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Auction 15: Fine Collection of Californiana Formed by Daniel G. Volkmann Jr.
124. LLOYD, B[enjamin]
E. Lights and Shades in San Francisco...with Appropriate
Illustrations. San Francisco: A. L. Bancroft & Company, .
523 pp., 17 (of 18) wood-engraved plates (wants frontispiece). 8vo,
original three-quarter sheep over green cloth with gilt cloth onlays
on upper cover. Lightly rubbed, two edges marbled (neatly rebacked,
new front flyleaf supplied). Binding sunned and rubbed, light stain
from now absent plant material at pp. 190-191. With printed bookplate
of California collector, grandson of Josiah Gregg, and Zamorano 80
commentator Joseph Gregg Layne (Talbot, Historic California in Bookplates,
p. 172) on front pastedown and 1931 bill from Dawson’s laid in.
First edition. Cowan I, p. 142: “The best work descriptive of the familiar and unfamiliar features of old San Francisco.” Cowan II, p. 394. Cowan & Dunlap, Chinese Question 294. Gaer, California Literature (Gold Rush), p. 38. Howell 50, California 1615 (calling for frontispiece and 18 plates). Howes L404. Norris 2213. Rocq 10249. Although Lloyd claims little originality for his work, the book does cover an enormous amount of ground both physically and morally. Among the descriptions are those of various hotels, libraries, Chinese opium dens, and printing establishments. The cutaway plate at p. 294 of A. L. Bancroft’s business is an early interior view of the activities of a California printer, publisher, lithographer, and bookseller. Mark Twain and Bret Harte are also discussed, along with other personalities, and there are several chapters on the Chinese in San Francisco. Lloyd is extremely conservative and views San Francisco’s moral drift as perilous. Especially damning are his remarks on prostitution, wherein he points out that even some of the best city hotels are little more than fronts for that activity.
125. [Longworth, Maria Theresa]. Zanita: A Tale of the Yo-Semite. By Therèse Yelverton. New York: Hurd and Houghton; Cambridge: Riverside Press, 1872. iv, 296 pp. 8vo, original terracotta cloth, spine gilt-lettered. Spine sunned, light binding wear, otherwise very good.
First edition. Cowan I, p. 255. Cowan II, p. 699. Currey & Kruska 399: “A sentimental and melodramatic novel which provided an authentic portrayal of John Muir.” Farquhar, Yosemite 11. According to Currey & Kruska, Longworth, an Englishwoman, was escorted through the Yosemite by Muir, with whom she fell in love and whom she made the hero of this novel. It is considered reliable in its recounting of Muir’s activities at the time.
126. LYMAN, Albert. Journal of a Voyage to California, and Life in the Gold Diggings, and also of a Voyage from California to the Sandwich Islands. Hartford: E. T. Pease; New York: Dexter & Bro.; Boston: Redding & Co., 1852. 192 pp., 2 woodcuts (counted as part of pagination), text vignettes. 12mo, original blind-embossed brown cloth (rebacked, with small piece of original spine preserved). Corners lightly bumped, leaves with mild waterstaining in upper and lower blank margins near gutter, otherwise very good. With printed bookplate of Meadville, Pennsylvania, businessman, lawyer, and politician George Benjamin Delamater on front pastedown.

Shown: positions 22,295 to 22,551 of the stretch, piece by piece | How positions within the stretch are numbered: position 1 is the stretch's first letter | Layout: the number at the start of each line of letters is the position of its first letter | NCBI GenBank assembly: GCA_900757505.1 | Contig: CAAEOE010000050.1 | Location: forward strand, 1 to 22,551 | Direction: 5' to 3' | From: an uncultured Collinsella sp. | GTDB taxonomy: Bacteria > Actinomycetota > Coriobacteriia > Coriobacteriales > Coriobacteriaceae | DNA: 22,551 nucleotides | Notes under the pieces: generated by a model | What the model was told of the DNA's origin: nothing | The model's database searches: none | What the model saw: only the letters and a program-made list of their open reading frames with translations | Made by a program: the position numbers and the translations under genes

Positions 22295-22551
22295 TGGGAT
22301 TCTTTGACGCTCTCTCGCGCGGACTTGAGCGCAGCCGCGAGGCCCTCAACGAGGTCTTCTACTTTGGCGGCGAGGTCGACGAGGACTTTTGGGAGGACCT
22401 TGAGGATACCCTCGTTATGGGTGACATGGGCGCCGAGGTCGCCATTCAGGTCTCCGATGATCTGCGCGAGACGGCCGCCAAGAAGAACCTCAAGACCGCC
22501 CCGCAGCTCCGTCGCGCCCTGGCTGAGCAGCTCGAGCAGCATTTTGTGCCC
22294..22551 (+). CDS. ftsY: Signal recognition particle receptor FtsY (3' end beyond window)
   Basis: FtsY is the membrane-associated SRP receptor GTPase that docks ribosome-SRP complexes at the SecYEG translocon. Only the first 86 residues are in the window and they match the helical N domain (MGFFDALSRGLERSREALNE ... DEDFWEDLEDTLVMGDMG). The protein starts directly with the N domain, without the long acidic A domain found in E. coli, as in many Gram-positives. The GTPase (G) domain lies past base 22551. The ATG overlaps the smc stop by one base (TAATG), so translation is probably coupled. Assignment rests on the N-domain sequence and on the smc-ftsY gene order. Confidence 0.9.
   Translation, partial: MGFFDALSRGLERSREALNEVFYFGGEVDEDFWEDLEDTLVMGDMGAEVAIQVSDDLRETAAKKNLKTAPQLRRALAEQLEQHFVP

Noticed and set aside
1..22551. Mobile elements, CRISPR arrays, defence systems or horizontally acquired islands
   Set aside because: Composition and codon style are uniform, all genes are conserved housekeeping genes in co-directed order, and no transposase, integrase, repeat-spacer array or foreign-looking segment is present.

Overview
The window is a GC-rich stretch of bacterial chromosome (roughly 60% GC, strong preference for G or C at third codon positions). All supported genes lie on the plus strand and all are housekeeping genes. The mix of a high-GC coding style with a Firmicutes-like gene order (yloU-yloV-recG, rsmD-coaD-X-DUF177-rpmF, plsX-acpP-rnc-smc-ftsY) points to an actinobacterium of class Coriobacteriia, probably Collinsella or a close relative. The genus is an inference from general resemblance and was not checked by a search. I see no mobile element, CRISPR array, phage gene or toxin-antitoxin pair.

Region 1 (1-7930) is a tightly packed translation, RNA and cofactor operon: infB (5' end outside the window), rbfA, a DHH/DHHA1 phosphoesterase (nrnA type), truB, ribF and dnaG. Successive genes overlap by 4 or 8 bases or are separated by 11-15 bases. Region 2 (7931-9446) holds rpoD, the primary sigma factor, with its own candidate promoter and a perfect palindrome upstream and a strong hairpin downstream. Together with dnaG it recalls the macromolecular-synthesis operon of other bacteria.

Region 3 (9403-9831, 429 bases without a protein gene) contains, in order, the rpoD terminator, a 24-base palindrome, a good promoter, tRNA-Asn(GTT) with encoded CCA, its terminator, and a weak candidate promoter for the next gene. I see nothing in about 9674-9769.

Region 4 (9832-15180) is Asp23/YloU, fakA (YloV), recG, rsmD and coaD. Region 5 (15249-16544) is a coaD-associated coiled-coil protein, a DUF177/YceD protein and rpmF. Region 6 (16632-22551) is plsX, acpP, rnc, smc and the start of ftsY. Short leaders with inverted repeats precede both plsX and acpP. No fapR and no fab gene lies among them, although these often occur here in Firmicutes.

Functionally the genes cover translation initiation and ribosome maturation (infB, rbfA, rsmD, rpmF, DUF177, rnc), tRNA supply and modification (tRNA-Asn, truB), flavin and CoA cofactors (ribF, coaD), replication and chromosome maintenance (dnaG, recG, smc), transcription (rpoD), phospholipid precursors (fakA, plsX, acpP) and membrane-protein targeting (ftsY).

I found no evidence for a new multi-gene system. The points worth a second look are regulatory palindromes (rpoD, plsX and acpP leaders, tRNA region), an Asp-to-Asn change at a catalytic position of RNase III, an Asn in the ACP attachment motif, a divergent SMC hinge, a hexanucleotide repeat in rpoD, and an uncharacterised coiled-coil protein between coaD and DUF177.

Bradford 3096. Braislin 1202. Byrd 40. Cowan I, p. 145: “A very rare
and curious work.” Cowan II, p. 400. Eberstadt 115:661. Forbes, Hawaiian
National Bibliography 1887: “An important scarce Gold Rush narrative.”
Holliday 709. Howell 50, California 613. Howes L577. Kurutz,
The California Gold Rush 411. Littell 677. Norris 2255. Rocq
15926. Streeter Sale 2715. Vail, Gold Fever, p. 20. Wheat, Books
of the California Gold Rush 129. Lyman, a Connecticut Yankee, arrived
in San Francisco in August 1849 as a member of the Connecticut Mining
and Trading Company. Being astute businessmen, apparently, the entire
company did not all go dig for gold but rather made their living by
opening stores and using the ship, from which all the sailors deserted
at landfall, to transport passengers. The company’s success in the goldfields
appears to have been indifferent. Lyman’s New England morals were often
challenged and offended by scenes he saw in California. The preface
states that “the manuscript was very fully illustrated with graphical
pencil sketches, of great artistic skill and beauty, a few of which
only are transferred to the printed copies.” Two of these have been
used (Schooner General Morgan at Cape Froward and Rio de Janeiro).
The remainder of the illustrations consist of stock woodcuts.
127. [LYNCH, James]. With Stevenson to California 1846. N.p., n.d. [ca. 1896]. 65 pp. 12mo, original green cloth, title gilt on upper cover. Very slight rubbing to spine extremities and corners, otherwise very fine, partially unopened. May 5, 1879, autograph letter signed of J. D. Stevenson to Mrs. Cornwall expressing concern that her husband is ill (tipped in on front free endpaper). Printed bookplate of Bruce Cornwall on front pastedown, and ticket of G. Hargens bookstore on rear pastedown.
First edition (limited to 100 copies). The preface is dated July, 1896. Cowan I, p.145. Cowan II, p. 401. Garrett, Mexican-American War, p. 233. Graff 2564. Hill 1050. Howell 50, California 614: “Lynch joined Colonel Stevenson’ regiment in New York and sailed for California on September 26, 1846. His narrative is a first-hand account of the conquest and establishment of American control in California.” Howes L583. Rocq 16997. After a brief stay in San Francisco, which he found had been overrun by “the scum of all creation” (p. 63), he established a ranch miles away and apparently lived happily ever after.